BBC NEWS Americas Africa Europe Middle East South Asia Asia Pacific Arabic Spanish Russian Chinese Welsh
BBCi CATEGORIES   TV   RADIO   COMMUNICATE   WHERE I LIVE   INDEX    SEARCH 

BBC NEWS
 You are in: Health
Front Page 
World 
UK 
UK Politics 
Business 
Sci/Tech 
Health 
Background Briefings 
Medical notes 
Education 
Entertainment 
Talking Point 
In Depth 
AudioVideo 


Commonwealth Games 2002

BBC Sport

BBC Weather

SERVICES 
Tuesday, 28 August, 2001, 23:42 GMT 00:42 UK
Tube 'could repair' spinal injuries
rat in laboratory
Rats given the treatment got some movement back
Doctors trying to find a way to repair devastating spinal injuries have used a plastic tube implant to restore some movement in rats.

However, experts say this is simply a step forward in the search for a "cure" which may be some years away.

The simple, tiny tube may act as a "bridge" which allows regrowing nerve cells to stretch across the gap left by an injury, and hopefully make connections on the other side.

The research team, from the University of Toronto, looked at 80 rats with spinal cord injuries.

Tiny tubes

The tube, made out of the same material used for certain types of contact lenses, is only five millimetres long.

In each case, it was placed over the break, and the damaged tissues were bathed within it in chemicals designed to promote nerve re-growth.

Professor Molly Shoichet, who led the experiment, said: "We saw some directed nerve tissue growth along the plastic tube, but we do not yet know if the severed nerves were connected to the newly-grown tissue.

"We hope that once axons grow across the gap they will make the appropriate connections."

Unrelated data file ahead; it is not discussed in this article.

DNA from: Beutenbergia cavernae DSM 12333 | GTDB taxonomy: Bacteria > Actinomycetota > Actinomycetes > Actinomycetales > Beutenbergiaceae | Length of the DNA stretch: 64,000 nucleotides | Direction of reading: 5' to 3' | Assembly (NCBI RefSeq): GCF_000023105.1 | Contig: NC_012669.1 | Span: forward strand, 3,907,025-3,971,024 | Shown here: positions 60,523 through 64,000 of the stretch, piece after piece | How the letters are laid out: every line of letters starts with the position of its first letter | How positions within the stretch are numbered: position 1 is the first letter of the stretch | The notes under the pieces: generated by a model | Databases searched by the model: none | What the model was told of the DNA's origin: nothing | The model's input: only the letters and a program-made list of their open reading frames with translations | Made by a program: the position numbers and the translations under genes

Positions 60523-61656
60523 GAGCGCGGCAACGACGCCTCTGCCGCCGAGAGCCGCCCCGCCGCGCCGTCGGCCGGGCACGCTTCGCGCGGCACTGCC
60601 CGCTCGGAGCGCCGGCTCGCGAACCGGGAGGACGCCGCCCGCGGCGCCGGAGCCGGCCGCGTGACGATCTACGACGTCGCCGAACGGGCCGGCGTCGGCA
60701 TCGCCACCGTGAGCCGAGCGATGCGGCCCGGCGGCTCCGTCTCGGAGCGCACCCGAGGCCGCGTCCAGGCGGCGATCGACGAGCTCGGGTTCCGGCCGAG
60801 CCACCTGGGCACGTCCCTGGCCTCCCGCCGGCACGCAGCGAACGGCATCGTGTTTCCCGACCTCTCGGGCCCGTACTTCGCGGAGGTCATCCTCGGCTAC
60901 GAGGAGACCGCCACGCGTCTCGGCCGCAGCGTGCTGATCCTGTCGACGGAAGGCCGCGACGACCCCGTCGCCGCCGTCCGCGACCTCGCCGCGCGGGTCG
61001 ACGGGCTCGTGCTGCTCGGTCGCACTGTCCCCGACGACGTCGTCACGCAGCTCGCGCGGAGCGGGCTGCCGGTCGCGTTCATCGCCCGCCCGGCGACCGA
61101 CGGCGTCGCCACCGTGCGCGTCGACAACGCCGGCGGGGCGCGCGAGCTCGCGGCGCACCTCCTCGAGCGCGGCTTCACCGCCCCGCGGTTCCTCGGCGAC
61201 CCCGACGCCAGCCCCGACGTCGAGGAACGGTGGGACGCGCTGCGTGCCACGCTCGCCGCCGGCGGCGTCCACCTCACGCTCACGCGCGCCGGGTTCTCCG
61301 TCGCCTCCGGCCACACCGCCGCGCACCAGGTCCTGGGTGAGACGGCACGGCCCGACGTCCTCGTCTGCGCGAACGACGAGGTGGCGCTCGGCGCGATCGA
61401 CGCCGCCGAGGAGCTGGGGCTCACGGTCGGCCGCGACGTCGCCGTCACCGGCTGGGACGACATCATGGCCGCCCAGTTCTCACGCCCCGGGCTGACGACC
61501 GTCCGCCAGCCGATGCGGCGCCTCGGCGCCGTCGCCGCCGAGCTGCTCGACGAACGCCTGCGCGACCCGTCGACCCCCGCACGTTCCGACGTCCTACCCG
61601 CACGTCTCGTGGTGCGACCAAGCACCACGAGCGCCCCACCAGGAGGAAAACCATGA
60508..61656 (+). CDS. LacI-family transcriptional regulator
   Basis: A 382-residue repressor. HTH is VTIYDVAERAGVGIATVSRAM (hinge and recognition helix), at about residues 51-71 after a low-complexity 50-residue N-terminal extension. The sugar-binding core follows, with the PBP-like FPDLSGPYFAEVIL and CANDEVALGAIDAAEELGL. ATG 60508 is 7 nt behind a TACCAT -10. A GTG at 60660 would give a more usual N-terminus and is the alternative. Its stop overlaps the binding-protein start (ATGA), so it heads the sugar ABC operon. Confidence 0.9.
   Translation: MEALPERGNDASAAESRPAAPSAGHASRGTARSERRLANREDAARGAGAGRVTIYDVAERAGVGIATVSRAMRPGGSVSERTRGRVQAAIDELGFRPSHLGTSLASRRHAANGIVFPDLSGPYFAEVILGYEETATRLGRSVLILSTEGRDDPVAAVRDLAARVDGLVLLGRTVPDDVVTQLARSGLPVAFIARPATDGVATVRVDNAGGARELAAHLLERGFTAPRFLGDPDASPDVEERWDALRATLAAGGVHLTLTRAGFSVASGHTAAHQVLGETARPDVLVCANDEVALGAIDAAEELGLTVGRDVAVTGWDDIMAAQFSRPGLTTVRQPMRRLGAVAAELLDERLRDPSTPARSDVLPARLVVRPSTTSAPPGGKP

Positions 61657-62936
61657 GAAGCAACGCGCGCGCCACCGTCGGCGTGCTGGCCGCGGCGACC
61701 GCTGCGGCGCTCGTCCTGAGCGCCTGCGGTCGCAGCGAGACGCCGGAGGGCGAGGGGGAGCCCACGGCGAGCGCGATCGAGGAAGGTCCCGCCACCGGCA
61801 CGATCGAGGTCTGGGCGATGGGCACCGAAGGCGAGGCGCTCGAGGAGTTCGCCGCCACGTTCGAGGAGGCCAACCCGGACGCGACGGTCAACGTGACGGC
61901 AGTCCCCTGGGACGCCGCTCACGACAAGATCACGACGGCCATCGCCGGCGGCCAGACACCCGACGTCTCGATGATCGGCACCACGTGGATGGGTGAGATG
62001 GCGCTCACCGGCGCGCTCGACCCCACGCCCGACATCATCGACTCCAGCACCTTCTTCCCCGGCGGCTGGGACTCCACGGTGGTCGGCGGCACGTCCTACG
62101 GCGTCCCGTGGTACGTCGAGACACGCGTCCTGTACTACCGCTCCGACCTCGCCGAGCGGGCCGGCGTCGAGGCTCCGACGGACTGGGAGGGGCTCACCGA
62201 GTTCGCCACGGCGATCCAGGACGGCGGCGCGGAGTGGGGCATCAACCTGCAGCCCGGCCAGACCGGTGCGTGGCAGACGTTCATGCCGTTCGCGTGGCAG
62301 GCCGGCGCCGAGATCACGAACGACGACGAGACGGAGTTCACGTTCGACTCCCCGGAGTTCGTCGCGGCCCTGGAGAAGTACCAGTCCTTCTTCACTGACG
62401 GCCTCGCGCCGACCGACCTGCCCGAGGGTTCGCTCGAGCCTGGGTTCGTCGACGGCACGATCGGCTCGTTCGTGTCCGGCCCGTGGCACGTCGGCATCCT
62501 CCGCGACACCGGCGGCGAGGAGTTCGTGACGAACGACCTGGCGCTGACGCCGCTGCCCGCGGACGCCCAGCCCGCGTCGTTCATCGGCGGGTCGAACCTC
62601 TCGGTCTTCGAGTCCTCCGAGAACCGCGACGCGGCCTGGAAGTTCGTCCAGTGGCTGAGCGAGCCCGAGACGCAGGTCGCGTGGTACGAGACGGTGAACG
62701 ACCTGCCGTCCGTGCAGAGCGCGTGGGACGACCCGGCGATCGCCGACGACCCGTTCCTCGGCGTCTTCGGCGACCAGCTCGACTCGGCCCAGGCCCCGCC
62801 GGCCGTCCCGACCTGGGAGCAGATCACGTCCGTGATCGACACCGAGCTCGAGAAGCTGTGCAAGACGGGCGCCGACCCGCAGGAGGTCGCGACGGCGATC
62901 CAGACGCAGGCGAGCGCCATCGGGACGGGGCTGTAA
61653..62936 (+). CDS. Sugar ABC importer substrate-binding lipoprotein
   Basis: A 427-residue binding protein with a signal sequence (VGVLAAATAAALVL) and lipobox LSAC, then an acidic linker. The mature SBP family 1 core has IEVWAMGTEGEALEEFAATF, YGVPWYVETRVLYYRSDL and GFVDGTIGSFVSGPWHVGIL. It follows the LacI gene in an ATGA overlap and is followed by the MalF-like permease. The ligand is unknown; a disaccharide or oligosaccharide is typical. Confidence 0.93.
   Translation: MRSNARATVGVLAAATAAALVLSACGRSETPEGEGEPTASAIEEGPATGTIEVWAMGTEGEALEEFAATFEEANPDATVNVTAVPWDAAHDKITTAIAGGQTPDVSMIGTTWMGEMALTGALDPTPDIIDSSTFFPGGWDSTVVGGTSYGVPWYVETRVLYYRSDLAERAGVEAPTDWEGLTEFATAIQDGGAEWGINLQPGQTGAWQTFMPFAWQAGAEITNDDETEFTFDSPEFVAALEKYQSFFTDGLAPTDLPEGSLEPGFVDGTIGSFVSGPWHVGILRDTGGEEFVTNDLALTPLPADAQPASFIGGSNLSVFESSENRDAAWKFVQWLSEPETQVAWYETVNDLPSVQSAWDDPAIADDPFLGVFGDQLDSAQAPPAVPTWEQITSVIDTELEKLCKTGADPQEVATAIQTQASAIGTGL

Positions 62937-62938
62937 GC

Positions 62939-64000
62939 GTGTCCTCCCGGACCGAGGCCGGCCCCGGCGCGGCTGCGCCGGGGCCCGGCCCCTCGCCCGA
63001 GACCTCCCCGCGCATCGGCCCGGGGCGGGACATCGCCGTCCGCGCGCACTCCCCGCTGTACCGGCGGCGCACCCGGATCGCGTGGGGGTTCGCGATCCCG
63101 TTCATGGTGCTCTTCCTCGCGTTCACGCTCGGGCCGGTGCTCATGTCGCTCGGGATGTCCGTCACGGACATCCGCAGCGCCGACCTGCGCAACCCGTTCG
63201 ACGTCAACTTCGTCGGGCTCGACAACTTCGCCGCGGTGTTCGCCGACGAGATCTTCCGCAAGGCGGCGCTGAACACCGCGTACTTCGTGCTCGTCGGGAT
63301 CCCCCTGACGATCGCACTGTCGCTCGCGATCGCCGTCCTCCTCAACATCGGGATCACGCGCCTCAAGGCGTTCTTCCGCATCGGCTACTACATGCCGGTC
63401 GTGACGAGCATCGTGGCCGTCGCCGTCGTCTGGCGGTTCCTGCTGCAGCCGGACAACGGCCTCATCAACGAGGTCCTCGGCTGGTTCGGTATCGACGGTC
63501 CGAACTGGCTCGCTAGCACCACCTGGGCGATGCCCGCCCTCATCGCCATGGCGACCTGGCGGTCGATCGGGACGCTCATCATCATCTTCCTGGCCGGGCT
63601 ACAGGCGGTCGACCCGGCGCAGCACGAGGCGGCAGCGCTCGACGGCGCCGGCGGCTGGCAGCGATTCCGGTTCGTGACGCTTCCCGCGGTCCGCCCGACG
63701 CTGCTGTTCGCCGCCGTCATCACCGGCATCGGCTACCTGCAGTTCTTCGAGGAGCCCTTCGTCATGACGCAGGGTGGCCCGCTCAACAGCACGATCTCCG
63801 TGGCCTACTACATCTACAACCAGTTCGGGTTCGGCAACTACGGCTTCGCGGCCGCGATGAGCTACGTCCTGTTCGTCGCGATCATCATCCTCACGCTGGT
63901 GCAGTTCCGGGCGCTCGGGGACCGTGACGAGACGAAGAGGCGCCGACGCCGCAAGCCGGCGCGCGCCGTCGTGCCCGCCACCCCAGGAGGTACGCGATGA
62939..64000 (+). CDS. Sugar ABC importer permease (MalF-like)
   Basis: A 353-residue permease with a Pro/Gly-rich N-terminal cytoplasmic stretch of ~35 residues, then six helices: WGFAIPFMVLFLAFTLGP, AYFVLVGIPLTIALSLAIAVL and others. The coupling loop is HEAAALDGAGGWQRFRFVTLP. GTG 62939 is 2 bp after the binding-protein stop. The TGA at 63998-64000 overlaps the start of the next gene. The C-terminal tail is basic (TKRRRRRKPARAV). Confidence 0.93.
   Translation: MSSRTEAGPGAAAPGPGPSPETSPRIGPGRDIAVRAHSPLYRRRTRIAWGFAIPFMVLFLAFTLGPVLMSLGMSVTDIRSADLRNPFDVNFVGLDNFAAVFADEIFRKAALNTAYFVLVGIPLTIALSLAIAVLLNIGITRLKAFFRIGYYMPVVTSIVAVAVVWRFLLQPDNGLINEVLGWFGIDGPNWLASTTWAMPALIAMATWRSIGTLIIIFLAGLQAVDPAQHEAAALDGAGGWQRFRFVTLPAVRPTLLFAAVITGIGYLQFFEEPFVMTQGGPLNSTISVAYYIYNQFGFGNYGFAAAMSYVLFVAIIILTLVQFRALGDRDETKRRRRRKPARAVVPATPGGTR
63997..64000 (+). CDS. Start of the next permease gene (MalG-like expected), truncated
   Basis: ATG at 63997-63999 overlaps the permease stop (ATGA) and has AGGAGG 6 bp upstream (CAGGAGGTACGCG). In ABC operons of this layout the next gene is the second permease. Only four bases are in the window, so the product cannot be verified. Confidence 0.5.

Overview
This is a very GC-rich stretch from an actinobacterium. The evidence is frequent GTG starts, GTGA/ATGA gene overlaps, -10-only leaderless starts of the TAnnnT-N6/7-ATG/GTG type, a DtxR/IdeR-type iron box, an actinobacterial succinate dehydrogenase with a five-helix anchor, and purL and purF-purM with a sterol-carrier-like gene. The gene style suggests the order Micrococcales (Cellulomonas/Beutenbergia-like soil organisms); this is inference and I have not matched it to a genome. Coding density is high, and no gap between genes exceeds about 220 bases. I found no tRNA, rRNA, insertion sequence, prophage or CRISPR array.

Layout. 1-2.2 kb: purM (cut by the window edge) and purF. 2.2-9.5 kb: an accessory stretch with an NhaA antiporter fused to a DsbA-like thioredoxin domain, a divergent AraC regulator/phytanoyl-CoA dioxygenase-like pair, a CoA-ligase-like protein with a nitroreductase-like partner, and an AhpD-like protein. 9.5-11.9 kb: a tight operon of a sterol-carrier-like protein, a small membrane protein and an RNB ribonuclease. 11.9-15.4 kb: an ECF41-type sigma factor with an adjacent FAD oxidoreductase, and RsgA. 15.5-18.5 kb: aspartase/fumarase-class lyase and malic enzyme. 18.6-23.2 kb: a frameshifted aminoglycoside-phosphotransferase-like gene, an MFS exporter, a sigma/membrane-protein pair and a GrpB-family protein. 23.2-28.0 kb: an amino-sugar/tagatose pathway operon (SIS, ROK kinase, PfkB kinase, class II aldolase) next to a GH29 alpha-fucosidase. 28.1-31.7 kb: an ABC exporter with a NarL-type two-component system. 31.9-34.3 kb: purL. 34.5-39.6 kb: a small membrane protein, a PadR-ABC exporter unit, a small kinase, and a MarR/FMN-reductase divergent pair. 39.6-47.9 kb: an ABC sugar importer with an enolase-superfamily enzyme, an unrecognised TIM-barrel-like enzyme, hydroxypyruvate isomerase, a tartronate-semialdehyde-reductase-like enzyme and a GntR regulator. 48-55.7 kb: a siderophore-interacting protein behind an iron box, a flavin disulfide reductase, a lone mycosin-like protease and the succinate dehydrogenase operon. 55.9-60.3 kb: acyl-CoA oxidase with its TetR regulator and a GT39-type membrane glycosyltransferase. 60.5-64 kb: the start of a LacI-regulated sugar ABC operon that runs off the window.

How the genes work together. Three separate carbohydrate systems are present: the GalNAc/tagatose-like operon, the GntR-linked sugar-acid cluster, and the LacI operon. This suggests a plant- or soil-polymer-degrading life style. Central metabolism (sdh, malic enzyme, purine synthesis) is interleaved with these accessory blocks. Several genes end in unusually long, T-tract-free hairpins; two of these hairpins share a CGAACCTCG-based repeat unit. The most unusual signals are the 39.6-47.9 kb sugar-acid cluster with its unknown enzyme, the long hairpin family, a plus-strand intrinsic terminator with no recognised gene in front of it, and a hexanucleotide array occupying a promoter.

We saw some directed nerve tissue growth along the plastic tube

Professor Molly Shiochet, University of Toronto
However, when the rats were assessed for any improvements in their mobility, the results were encouraging.

On a scale of one to 21, where one is complete paralysis and 21 is normal movement, the rats scored an average of two prior to treatment.

Post-treatment, they scored between eight and 11.

However, there are still substantial obstacles before humans can be successfully treated for paralysing spinal cord injuries.

Long wait

The Toronto researchers say much more work in animals is needed before their technique can be tested on humans.

Although nerves in other parts of the body can quickly regrow after damage, in the spinal cord itself, they appear unable to do so, particularly when the nature of the injury means there is a large gap to cross before separated cord ends can rejoin.

To combat this, chemical growth factors are used which encourage growth.


This is going to be the hardest thing that anyone has ever done in medicine

Dr James Fawcett, Cambridge Centre for Brain Repair
However, in addition, scar tissue which forms quickly around the injury site also produces a body chemical which inhibits regrowth.

Scientists are also developing various treatments which may be able to overcome this process.

Other teams are developing chemicals, which, like the tube, may be able to provide a "scaffolding" to encourage the nerves to grow together.

Dr James Fawcett, from the Cambridge Centre for Brain Repair, is one of those working to overcome the obstacles to regrowth in spinal cord injury.

He told BBC News Online: "This is going to be the hardest thing that anyone has ever done in medicine.

"While I am confident that we will see clinical trials looking at some of this research, these may still be some years away."

Professor Shiochet's work was presented at the annual meeting of the American Chemical Society.

See also:

06 Nov 00 | Health
Spinal paralysis 'breakthrough'
07 Jun 00 | Health
Nerve implants tackle paralysis
19 Jan 00 | Health
Scientists re-grow damaged nerves
Internet links:


The BBC is not responsible for the content of external internet sites

Links to more Health stories are at the foot of the page.


E-mail this story to a friend

Links to more Health stories